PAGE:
Here’s the caveat: there weren’t a lot of fantasy elements through most of the novel (well, that’s not strictly true – they were there in the background, but never really felt like the focus). The selling point was the relatable main character and the cultural immersion. The dragon doesn’t come into play until much later in the book, and when it does, it’s vastly different than I think most fantasy readers will expect. Mostly because it’s geared to be more accessible to kids. It’s friendlier storytelling, if that makes sense. I didn’t dislike it – it was actually kind of fun to be surprised a bit, but when I became apparent that the fantasy elements were secondary, I felt my enthusiasm and attention waning. That aside, it was still a fun story.

Recommendations: this is a lovely, culturally-infused middle grade book that would be fun to read with a child (or to have them read on their own). I think it may be a tad too accessible for adult fantasy enthusiasts, but it’s entertaining nonetheless if you’re in the mood for something light. It’s definitely better than most middle grade novels I’ve tried lately, so we’ll give it big kudos for that. :)

Other books you might like:

by Niki Hawkes


Book Review: Dragonwatch: Master of the Phantom Isle by Brandon Mull

Dragonwatch: Master of Phantom Isle by Brandon Mull

Title: Dragonwatch: Master of the Phantom Isle

Author: Brandon Mull

Series: Dragonwatch #3 [Fablehaven #8]

Genre: Middle Grade Fantasy

Rating: 2/5 stars

The Overview: Cursed by the Key of Forgetting, Seth has lost all memory of his past—his relationships, his experiences, and who he really is. For now he will align with his new mentor, Ronodin, the dark unicorn, who takes him to the Phantom Isle, the secret gateway to the Under Realm. Though Seth is not formally a prisoner, Ronodin wants to use him and his shadow charmer powers for his own dark ends. Kendra is frantic to find her missing brother, but the quest will take her and her companions, including Warren, Tanu, and Vanessa, far from Wyrmroost to Crescent Lagoon—a recently fallen dragon sanctuary made up of many islands and underwater domains. Its caretaker has regained a foothold on one of the islands. If Kendra and her friends can save that sanctuary, they might uncover the answers they need to rescue Seth. With each sanctuary the dragons overthrow, Celebrant, the Dragon King, comes closer to the dawn of a new Age of Dragons. With the forces of darkness on the march, can Kendra and her allies gather enough power to win the epic dragon war? -Goodreads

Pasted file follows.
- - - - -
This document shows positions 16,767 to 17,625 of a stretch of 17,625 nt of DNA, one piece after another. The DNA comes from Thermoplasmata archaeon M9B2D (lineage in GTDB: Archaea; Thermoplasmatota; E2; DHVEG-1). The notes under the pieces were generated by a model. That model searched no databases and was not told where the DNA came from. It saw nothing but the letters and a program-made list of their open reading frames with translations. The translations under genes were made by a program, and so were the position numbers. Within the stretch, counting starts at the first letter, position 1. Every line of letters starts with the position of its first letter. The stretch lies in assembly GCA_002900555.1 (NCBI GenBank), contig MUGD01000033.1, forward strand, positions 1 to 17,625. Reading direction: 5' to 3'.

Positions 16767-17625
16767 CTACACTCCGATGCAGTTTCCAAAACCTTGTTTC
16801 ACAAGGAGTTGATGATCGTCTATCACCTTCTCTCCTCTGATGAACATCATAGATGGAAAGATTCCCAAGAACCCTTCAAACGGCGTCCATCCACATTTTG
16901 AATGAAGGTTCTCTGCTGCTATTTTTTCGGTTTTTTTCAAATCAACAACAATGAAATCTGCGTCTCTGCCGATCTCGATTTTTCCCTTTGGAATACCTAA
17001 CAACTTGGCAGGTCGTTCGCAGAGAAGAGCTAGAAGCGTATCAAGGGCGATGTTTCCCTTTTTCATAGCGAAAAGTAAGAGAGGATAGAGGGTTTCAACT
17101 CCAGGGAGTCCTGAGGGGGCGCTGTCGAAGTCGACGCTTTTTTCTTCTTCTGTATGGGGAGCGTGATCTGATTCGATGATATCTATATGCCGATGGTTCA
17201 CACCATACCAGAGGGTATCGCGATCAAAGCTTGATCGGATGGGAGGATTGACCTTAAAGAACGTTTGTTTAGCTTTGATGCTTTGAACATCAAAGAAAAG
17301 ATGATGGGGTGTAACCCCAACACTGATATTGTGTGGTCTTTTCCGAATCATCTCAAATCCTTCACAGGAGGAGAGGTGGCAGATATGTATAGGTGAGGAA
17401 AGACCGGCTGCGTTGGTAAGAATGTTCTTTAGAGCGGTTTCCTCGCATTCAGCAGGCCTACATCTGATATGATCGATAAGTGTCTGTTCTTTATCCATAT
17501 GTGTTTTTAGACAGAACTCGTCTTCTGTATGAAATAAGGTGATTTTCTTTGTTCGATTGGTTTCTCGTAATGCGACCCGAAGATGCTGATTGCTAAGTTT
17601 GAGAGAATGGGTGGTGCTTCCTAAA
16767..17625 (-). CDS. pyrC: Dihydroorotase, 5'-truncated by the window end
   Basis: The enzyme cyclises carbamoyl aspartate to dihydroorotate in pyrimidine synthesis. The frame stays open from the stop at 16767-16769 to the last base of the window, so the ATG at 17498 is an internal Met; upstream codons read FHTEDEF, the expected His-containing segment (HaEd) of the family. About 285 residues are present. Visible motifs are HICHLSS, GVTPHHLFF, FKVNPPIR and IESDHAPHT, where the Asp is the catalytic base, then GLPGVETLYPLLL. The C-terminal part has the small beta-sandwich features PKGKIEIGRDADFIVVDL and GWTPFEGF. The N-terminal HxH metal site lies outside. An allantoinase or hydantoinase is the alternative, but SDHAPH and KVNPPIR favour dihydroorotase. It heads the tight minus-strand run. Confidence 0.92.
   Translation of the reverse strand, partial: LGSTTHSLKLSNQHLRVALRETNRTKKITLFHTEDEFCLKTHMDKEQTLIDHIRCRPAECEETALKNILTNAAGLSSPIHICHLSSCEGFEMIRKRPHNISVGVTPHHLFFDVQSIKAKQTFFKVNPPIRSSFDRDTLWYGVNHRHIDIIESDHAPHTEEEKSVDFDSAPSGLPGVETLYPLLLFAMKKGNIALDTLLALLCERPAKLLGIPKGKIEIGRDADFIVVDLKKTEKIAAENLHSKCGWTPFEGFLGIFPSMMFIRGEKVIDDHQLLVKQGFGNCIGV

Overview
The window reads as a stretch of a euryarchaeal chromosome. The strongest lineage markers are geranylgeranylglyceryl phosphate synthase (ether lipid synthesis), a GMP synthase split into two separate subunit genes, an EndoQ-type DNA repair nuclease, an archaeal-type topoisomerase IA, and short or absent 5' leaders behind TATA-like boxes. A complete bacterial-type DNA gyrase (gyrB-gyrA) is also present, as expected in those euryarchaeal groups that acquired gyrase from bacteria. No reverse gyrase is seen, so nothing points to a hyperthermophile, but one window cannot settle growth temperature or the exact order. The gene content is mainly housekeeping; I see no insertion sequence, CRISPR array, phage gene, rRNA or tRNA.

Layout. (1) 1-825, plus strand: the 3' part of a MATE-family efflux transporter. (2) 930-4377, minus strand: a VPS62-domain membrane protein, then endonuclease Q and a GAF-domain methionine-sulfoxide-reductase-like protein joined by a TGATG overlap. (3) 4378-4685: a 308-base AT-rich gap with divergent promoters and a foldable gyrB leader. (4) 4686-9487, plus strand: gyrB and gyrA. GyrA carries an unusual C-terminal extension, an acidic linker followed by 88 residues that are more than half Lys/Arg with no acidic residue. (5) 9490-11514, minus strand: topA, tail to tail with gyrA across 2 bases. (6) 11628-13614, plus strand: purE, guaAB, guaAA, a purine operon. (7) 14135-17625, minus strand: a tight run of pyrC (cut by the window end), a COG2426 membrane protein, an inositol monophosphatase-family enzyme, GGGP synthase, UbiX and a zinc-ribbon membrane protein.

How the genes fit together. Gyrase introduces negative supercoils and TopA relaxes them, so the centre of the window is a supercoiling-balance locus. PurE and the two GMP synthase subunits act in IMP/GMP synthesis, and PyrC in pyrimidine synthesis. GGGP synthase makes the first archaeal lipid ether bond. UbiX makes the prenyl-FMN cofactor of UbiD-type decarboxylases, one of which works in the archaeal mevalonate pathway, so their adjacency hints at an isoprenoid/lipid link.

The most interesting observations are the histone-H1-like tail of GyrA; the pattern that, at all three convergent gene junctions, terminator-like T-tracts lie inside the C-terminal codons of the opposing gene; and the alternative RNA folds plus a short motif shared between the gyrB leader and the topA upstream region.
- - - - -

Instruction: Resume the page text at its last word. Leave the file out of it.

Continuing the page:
The Review:

… I think I’m becoming disenchanted with this series.

Something has changed. I can’t put my finger on precisely what that is (or can I?) but the exciting, evoking sense of wonder this author dazzled me with in his first five books has diminished.

I have a few theories.

1. Plot. Or rather, a lack thereof. It seems to me like there isn’t enough meaningful forward-progression of story to sustain the page count so far. It’s an endless stream of practically identical encounters and hollow “choose your own adventure” formulas that just isn’t giving me enough to sink my teeth into.

2. Telling vs Showing. This book was a strong example of explaining to a reader why this magical island is so cool… why that plant over there is dangerous. Instead of taking a moment to actually explore the island… and letting someone get eaten by that plant, lol. Everything seemed more a means to an end rather than something to be enjoyed for itself.

3. Am I too old? Does this repetitive, surface-level formula appeal to middle grade readers, and I simply cannot appreciate it anymore? I had the same exact issues with Riordan’s Heroes of Olympus series. And yet, I didn’t with the original Percy Jackson books. Which is interesting because both series I’m questioning are continuations. Like the authors needed to keep producing because of demand, but the initial spark and creative vision had already been exhausted, so they’re relying on storytelling formulas instead of passion…